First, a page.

Lady Edana rested the embroidery frame on her lap, her eyes unusually dark with worry. “We should call your father back—”

“Nae. I will nae throw oop my hands and cry ‘quit' at the first sign of trouble when—”

A soft knock came upon the door and MacGill entered, looking flustered. “My lady, we've a guest.”

Ailsa's heart sank. “Arran.”

“Nae, my lady. 'Tis nae the earl, but 'tis—”

“—your cousin,” came a familiar voice from behind MacGill.


Gregor!
” Ailsa ran to hug her cousin.

Of Ailsa's height plus an inch, and dressed like the man of fashion he strove to be, Gregor Mackenzie accepted her hug with a chuckle and a fond pat on her cheek. “Oh ho, such a happy greeting.”

She released him, laughing a little, glad to see a friendly face. “You surprised me, that's all. The weather is nae conducive to casual visits.”

“Ah, but I grew up here. A little snow will not stop me.” He tugged one of the curls that rested beside her cheek and then went to greet Lady Edana, who embraced him just as warmly.

Ailsa smiled as she watched him. On the death of his parents, at the age of twelve, Gregor had come to live at Castle Leod. Since he was close to Ailsa in age and
loved the outdoors just as passionately as she, the two of them had become as close as any brother and sister, spending hours hunting and riding and talking. As Ailsa's sisters were all more than ten years older, having someone near her own age had been a godsend.

Later, when Gregor reached his majority, he'd left Castle Leod to set up his own town house in Edinburgh, where, to her father's chagrin, the youth had set about living the restless life of a man-about-town. Ailsa's father had fumed over what he perceived as his nephew's profligate lifestyle, and had grown colder to the young man as time passed. But Ailsa had never let her cousin's excesses color her love for him. When he'd left Castle Leod, she'd missed him desperately, and she was always glad when he visited, especially during hunting season, when the two would ride the moors and glens for hours upon hours.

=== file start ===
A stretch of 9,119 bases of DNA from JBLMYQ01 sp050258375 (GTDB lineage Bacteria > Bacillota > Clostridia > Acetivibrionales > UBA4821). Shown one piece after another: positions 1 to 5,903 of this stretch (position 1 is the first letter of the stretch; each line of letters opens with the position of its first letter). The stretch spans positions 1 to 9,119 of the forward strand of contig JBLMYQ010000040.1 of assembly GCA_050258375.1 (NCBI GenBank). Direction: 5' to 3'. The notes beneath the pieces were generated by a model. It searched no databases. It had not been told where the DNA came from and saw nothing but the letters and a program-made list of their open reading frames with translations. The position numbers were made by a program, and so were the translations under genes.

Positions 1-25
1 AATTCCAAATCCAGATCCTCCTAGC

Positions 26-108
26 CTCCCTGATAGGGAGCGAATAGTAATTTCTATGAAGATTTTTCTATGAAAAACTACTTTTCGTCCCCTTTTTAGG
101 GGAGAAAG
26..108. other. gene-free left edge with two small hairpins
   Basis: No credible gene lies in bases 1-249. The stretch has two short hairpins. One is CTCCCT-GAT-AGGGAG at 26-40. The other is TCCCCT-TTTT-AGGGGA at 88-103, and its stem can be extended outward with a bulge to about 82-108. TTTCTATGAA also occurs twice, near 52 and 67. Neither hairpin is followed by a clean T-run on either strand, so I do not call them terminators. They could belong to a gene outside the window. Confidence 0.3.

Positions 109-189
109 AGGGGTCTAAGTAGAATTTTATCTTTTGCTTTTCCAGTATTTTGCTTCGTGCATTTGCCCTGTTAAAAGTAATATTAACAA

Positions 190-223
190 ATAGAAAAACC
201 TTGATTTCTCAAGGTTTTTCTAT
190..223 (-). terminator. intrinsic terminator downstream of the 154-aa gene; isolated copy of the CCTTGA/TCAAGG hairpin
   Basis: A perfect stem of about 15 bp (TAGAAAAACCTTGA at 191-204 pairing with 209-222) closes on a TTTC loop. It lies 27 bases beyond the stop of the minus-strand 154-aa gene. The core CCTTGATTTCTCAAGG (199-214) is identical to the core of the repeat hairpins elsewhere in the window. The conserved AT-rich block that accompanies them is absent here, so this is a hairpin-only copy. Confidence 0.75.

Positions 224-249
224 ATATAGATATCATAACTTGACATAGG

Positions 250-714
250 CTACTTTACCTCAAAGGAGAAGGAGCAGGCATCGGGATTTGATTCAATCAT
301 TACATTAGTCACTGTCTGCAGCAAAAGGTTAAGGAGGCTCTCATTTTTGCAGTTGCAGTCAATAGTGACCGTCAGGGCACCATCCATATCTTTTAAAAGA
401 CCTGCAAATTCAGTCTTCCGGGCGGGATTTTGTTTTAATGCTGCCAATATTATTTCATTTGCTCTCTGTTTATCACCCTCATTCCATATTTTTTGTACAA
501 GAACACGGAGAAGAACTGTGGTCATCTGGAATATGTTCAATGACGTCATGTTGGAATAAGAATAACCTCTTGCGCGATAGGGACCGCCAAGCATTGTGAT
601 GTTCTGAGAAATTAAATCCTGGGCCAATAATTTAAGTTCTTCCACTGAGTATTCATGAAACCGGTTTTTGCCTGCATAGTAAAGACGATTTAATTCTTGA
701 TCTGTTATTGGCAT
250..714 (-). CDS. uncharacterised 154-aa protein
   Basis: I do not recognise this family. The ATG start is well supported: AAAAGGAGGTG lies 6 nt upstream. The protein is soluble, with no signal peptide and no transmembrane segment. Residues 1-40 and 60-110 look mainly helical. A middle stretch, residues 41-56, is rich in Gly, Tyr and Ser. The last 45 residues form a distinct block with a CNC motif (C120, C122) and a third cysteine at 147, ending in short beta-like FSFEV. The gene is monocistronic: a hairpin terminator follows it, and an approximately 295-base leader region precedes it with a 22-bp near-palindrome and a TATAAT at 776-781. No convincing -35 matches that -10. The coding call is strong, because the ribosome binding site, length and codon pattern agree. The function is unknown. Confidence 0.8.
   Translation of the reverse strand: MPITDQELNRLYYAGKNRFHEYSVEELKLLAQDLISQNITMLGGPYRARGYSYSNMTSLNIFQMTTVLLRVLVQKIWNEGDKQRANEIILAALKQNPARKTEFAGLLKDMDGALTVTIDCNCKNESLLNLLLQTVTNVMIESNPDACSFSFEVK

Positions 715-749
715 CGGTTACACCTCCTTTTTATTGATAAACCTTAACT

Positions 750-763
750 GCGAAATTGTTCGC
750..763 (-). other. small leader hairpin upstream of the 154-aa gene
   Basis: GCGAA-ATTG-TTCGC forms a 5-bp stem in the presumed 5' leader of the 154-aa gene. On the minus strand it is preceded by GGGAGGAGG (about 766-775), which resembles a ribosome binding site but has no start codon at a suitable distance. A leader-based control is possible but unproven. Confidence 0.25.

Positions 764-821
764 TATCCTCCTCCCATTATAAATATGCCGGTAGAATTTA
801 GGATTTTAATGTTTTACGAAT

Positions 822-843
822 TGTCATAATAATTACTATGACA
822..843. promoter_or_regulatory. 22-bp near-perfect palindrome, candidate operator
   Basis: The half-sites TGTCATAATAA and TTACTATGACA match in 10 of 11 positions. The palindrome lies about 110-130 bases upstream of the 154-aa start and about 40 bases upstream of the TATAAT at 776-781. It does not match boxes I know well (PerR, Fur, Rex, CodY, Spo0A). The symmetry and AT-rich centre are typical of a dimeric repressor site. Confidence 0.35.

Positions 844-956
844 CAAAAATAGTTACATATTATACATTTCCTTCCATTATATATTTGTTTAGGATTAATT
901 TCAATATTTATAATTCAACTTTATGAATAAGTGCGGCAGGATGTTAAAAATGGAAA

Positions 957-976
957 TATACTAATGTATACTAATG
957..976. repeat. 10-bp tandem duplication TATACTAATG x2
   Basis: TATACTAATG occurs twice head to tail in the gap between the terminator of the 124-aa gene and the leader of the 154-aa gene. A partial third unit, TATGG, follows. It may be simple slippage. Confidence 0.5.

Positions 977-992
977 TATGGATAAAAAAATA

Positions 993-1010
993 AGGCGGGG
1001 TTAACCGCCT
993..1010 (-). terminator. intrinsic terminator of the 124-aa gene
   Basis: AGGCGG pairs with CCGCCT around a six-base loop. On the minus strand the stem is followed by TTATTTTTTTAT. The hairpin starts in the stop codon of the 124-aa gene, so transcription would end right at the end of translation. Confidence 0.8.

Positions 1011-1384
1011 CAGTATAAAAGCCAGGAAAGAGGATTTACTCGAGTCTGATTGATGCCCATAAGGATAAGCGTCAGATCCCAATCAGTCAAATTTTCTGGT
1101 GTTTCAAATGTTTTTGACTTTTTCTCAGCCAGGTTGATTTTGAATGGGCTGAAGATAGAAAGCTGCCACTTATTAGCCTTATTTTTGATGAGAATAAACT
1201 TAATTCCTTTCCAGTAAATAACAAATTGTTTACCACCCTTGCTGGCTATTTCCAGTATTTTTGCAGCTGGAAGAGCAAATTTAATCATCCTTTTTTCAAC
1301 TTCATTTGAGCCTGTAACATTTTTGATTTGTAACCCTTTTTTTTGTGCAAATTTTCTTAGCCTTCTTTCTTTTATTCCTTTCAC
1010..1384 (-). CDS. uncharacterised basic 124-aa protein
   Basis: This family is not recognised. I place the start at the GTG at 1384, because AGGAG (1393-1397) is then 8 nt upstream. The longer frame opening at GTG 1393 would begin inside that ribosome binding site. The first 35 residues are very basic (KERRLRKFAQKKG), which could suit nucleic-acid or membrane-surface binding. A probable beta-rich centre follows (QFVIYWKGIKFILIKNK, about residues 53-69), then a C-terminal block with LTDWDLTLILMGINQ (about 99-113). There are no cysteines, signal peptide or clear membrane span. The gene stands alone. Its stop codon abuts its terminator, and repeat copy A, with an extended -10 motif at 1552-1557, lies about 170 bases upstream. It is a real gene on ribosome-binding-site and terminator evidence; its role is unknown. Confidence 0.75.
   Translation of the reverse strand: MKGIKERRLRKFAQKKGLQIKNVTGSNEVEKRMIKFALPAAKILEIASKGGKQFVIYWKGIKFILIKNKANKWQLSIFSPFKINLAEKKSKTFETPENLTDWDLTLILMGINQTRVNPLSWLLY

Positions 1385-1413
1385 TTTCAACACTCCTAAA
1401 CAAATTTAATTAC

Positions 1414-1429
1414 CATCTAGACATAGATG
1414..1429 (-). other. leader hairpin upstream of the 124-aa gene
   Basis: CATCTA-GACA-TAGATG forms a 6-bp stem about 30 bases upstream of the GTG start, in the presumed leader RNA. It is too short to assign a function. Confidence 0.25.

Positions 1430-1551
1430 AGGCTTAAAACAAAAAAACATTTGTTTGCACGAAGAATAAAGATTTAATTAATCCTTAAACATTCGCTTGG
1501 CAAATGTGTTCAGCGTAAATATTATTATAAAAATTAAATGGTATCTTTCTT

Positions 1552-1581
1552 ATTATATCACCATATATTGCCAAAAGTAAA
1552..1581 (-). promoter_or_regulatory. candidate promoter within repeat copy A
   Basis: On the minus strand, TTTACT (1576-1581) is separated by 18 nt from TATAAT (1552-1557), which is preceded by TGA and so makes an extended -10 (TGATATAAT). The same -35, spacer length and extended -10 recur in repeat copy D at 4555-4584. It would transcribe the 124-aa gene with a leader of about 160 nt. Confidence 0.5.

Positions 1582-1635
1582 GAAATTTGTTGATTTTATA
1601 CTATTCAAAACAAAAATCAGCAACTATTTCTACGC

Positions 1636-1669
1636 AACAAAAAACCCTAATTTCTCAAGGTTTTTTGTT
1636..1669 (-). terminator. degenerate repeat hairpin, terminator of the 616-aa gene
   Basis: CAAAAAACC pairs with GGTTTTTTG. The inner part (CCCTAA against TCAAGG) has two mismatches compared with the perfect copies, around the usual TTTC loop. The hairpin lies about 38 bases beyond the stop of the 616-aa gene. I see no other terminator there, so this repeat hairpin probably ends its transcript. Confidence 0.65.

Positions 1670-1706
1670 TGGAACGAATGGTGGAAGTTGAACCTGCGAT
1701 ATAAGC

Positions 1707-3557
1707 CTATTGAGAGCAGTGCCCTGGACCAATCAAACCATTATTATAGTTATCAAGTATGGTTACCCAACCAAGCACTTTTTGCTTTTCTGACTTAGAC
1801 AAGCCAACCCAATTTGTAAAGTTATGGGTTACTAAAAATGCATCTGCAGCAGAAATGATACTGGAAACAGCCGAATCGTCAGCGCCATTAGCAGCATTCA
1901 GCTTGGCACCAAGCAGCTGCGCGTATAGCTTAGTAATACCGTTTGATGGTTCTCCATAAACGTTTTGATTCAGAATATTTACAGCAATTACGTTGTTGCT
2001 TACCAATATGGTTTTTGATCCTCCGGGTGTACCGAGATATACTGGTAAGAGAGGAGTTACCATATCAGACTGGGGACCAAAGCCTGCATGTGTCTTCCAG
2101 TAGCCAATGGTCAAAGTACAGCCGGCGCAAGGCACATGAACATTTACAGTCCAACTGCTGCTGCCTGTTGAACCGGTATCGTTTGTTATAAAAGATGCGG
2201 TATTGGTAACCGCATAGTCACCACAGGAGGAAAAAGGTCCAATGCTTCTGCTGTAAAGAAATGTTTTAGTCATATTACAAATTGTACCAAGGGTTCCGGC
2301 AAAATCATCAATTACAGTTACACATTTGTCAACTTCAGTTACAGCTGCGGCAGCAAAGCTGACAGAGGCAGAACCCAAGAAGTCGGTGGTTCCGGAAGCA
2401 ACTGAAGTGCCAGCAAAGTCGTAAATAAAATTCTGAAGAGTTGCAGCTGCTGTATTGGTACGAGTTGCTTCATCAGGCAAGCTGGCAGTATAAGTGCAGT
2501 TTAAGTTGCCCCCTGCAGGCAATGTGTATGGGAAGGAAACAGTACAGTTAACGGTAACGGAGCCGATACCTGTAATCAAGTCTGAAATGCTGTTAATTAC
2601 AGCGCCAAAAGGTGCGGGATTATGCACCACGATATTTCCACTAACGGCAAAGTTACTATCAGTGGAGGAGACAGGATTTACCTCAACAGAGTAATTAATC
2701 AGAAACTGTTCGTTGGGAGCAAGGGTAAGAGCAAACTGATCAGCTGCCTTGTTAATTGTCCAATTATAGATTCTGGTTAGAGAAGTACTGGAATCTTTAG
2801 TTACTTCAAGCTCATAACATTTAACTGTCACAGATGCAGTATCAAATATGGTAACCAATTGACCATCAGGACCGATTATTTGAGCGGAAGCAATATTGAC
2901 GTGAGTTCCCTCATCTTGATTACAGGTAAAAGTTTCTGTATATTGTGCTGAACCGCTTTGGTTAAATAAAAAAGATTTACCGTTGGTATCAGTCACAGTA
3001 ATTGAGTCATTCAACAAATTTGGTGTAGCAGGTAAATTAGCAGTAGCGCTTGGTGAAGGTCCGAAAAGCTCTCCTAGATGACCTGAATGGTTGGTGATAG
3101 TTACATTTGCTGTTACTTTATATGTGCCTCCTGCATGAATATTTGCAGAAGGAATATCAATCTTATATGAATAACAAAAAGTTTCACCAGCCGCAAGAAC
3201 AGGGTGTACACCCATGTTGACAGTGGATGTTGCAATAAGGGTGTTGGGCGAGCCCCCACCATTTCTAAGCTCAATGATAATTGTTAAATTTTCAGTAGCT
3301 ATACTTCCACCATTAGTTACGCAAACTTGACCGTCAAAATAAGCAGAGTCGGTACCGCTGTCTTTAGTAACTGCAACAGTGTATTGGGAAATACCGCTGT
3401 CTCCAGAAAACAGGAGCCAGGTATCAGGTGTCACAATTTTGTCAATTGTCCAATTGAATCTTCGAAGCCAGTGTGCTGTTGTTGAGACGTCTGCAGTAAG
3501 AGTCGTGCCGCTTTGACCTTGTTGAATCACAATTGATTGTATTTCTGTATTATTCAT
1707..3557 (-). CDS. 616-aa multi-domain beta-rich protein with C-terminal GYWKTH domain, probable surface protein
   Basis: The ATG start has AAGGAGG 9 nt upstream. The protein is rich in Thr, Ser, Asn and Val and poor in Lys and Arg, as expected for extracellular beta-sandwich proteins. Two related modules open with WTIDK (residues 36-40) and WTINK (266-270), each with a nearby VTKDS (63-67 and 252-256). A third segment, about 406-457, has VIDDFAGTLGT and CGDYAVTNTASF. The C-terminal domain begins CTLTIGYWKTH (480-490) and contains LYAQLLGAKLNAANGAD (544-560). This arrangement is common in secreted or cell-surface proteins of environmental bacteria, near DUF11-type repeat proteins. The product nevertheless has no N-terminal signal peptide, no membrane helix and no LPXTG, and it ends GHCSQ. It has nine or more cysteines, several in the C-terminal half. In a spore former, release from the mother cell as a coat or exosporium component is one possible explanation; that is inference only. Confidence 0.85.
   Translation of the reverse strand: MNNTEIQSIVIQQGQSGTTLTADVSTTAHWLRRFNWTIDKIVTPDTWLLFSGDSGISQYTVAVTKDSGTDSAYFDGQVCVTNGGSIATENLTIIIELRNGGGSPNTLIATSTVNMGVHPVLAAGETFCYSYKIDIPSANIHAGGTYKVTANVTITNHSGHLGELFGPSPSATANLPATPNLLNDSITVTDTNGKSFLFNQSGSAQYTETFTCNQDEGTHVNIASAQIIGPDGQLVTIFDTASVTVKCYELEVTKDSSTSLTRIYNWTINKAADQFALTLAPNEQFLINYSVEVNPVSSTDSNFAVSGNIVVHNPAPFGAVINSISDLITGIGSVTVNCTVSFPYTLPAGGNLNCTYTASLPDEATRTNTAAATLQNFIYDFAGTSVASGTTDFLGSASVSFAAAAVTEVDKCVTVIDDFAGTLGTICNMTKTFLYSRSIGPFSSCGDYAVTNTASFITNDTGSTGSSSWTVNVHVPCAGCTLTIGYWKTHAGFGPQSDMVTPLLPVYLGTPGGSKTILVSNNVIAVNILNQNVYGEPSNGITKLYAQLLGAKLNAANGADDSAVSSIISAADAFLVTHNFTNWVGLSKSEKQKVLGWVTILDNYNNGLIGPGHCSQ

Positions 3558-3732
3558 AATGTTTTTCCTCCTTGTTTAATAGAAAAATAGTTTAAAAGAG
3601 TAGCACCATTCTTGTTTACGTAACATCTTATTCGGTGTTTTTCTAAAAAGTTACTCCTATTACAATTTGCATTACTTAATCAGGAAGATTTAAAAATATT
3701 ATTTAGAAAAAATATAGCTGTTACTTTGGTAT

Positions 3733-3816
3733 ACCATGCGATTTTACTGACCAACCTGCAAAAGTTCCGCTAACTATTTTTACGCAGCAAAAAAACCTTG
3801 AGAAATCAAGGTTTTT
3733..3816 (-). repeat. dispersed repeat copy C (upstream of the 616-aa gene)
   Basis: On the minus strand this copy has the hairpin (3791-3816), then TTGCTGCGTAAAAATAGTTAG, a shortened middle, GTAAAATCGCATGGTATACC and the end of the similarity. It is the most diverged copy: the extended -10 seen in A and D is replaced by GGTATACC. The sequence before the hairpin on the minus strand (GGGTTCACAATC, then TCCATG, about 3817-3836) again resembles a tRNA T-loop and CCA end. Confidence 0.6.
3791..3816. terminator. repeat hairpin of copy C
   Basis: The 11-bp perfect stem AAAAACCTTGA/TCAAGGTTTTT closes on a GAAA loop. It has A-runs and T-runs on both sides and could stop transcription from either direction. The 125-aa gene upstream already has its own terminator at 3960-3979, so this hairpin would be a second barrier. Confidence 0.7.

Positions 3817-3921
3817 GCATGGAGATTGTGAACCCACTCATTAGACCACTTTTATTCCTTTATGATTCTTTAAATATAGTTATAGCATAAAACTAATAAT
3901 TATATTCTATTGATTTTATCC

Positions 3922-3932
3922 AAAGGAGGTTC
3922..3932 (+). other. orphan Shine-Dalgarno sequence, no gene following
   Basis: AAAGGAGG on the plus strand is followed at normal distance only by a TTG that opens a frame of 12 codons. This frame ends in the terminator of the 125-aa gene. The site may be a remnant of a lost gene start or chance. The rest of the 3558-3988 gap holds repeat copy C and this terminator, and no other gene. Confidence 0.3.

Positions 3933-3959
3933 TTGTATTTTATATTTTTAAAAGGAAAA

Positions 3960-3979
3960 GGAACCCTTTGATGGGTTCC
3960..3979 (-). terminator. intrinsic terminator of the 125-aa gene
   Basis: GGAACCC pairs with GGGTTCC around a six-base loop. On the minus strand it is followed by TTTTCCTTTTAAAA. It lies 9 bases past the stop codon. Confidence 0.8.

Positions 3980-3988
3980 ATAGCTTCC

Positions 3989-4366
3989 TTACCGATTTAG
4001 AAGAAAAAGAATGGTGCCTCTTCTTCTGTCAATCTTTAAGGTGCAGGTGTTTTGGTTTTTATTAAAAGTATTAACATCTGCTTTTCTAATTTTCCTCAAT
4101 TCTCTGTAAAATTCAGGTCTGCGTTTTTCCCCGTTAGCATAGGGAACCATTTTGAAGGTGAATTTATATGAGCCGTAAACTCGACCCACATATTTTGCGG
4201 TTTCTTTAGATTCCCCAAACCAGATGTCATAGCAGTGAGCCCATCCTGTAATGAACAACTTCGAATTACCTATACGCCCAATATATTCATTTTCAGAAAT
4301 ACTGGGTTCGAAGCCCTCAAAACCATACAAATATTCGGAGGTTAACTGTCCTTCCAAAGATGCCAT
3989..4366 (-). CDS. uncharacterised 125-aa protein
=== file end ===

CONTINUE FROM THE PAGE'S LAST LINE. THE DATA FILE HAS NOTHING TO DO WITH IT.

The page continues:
His gaze, the same gray as her own, narrowed as he regarded her. “Ah, my littlest cousin, I see you're still running the huge estate from that too-large desk. What is my uncle thinking, letting you dry into dust behind such a mahogany monstrosity?”

“I fit that desk perfectly, large or nae.” She smiled as she looked him up and down. “My, how fashionable you have become, Cousin Gregor.”

“He looks quite well, doesn't he?” Lady Edana said with obvious approval.

Though short of stature, Gregor was dressed to advantage, not in the exaggerated manner of a dandy, but in a quietly perfect way. From his starched and complex cravat, to his coat of deep blue that fit his
frame without a single crease, to his fashionably knit breeches, he was a sight to behold. Had that arbiter of fashion, the infamous Beau Brummell, still held court in London, he would have approved Gregor's tasteful attire without hesitation. It was a pity Papa never understood the difference between a dandy and a man of fashion.

“Why, thank you, my dearest Ailsa.” Gregor gave her a flourishing bow that she imagined would not have been out of place at court. “Coming from you, who rarely notice such mundane things as fashion, that is high praise indeed.”

“What of me?” Lady Edana said in a wounded tone. “Does my opinion matter so little?”

Gregor flashed a droll look at Ailsa before he said with dramatic earnestness, “Ah, most beautiful of all grandmothers, your opinion matters the most. But first, I must know—what dark magic is this? You are younger every time I see you.”

Lady Edana couldn't have looked more pleased. “I've been using a new lotion,” she confided, as if conferring a great secret.

“Whatever it is, you look all of twenty-two years of age, and I— Oh! I almost forgot.” He reached into his pocket and turned back to Ailsa. “I found this under a rock by the front door. It's addressed to you, so I assumed you'd want it. It must be a bill of lading, left by some careless tradesman. I wonder that MacGill did not already see it.”

BOOK: Mad for the Plaid